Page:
This may seem like a harsh reaction, but please trust me when I assure you that it was completely warranted. My life, as of late, has turned into quite the melodrama. To protect the innocent I won’t go into details, but if you could me a favor and think of the most ridiculous plot line from a daytime soap opera – that’s my life. That’s how I’ve been living. To hear it out loud, to finally speak about it all, was somewhat amusing. I was on the verge of laughter myself – sometimes we laugh to keep from crying, no? So the priest was in no way a villain. His laughter subsided, and he told me I was certainly in a “sticky situation.” He promised he would pray for me.

The priest promised to pray for me. That’s how dire my situation is.

I hope this anecdote helps illustrate why I haven’t been keeping to the resolutions I made so boldly before the new year started. I’m the worst, I know, but I’m trying.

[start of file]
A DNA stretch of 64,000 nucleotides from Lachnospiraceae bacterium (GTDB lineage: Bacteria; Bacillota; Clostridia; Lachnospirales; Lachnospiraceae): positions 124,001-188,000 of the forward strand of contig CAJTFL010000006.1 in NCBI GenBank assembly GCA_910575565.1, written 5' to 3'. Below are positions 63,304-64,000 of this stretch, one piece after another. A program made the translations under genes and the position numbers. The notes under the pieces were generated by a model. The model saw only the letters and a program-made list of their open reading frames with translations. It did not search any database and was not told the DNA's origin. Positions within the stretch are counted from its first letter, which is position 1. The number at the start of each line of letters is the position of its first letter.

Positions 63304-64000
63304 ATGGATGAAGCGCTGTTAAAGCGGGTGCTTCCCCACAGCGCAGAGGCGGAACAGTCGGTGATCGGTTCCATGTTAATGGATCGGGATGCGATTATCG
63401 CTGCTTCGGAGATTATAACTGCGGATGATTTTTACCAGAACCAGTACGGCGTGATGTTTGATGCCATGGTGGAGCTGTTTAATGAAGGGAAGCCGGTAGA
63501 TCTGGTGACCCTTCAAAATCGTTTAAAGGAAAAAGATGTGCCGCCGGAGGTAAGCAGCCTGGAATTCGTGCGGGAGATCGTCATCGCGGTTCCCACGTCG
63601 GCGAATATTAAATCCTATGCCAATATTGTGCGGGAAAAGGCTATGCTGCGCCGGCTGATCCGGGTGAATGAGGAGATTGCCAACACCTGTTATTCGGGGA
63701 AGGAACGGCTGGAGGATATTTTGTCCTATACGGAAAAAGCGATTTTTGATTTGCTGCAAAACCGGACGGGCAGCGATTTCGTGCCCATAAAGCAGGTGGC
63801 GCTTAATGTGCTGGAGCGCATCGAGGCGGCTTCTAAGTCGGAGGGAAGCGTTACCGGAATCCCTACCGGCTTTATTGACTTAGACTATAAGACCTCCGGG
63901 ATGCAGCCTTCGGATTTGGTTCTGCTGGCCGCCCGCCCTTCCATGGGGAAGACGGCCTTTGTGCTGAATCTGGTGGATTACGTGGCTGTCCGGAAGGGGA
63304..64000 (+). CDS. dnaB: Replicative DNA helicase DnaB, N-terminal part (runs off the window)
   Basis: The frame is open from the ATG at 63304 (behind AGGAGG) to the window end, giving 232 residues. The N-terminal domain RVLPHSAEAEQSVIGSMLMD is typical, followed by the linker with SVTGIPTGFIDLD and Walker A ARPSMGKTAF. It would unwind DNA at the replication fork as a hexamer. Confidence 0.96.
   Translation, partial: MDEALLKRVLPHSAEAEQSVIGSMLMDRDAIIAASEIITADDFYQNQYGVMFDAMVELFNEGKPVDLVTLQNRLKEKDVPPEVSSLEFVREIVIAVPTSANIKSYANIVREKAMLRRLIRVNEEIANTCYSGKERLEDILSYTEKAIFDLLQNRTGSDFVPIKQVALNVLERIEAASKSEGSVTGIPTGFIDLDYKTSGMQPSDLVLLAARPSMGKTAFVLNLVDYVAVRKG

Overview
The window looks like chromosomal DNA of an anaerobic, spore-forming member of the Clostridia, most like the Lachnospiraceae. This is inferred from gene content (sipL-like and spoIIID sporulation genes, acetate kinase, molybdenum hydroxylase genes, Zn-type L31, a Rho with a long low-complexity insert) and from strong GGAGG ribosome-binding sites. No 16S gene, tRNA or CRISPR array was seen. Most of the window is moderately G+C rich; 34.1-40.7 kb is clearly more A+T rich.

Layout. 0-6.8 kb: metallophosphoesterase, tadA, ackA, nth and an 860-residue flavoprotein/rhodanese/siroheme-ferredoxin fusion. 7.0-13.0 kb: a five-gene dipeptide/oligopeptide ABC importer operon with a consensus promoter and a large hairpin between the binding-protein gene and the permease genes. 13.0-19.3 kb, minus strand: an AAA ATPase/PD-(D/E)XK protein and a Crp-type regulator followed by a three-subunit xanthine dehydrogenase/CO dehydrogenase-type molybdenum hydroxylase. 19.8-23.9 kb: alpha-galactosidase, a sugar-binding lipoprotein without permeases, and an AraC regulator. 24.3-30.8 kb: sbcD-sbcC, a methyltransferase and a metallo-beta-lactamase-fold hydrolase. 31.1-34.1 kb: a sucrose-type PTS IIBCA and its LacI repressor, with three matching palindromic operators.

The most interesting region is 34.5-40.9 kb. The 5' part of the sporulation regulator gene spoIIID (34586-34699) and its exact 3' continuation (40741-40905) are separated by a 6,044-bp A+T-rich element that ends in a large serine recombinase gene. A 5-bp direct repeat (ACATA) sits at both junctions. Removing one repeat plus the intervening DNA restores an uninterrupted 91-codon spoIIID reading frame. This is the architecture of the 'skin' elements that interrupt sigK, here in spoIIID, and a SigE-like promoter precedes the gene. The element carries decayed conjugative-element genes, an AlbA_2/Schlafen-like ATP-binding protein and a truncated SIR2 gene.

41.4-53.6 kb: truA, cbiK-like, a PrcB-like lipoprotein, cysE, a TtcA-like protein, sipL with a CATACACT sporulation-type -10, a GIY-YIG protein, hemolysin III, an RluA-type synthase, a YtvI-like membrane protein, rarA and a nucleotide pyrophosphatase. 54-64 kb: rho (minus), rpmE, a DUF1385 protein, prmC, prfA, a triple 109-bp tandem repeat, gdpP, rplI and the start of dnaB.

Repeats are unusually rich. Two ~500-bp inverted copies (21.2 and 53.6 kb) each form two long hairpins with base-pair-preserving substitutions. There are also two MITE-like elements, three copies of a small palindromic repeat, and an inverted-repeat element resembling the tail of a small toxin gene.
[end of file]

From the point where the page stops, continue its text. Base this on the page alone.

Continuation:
I hope you are all trying to, no matter the endeavor.

You’ll be hearing more from me soon; I promise.

lying

On clinging to the past.

Published March 4, 2013 by mandileighbean

On Monday of this past week, I found the moon.  It was fat, full, gluttonous, and bright.  I have a picture to prove it.

moon

I have another resolution for this relatively new year: to be as artistic in possible in all that I do.

I deposited my second royalty check – $23.22.  From October 29th to December 31st, I have made $95.40.  I am not, and have never been, a “numbers person.”  I am not sure if this means I am doing well, average, or poor.  All I know is that I want to keep writing, and I suppose that is the most important thing.  I did little to no writing this week, which is possibly why this blog post is so scattered and superficial.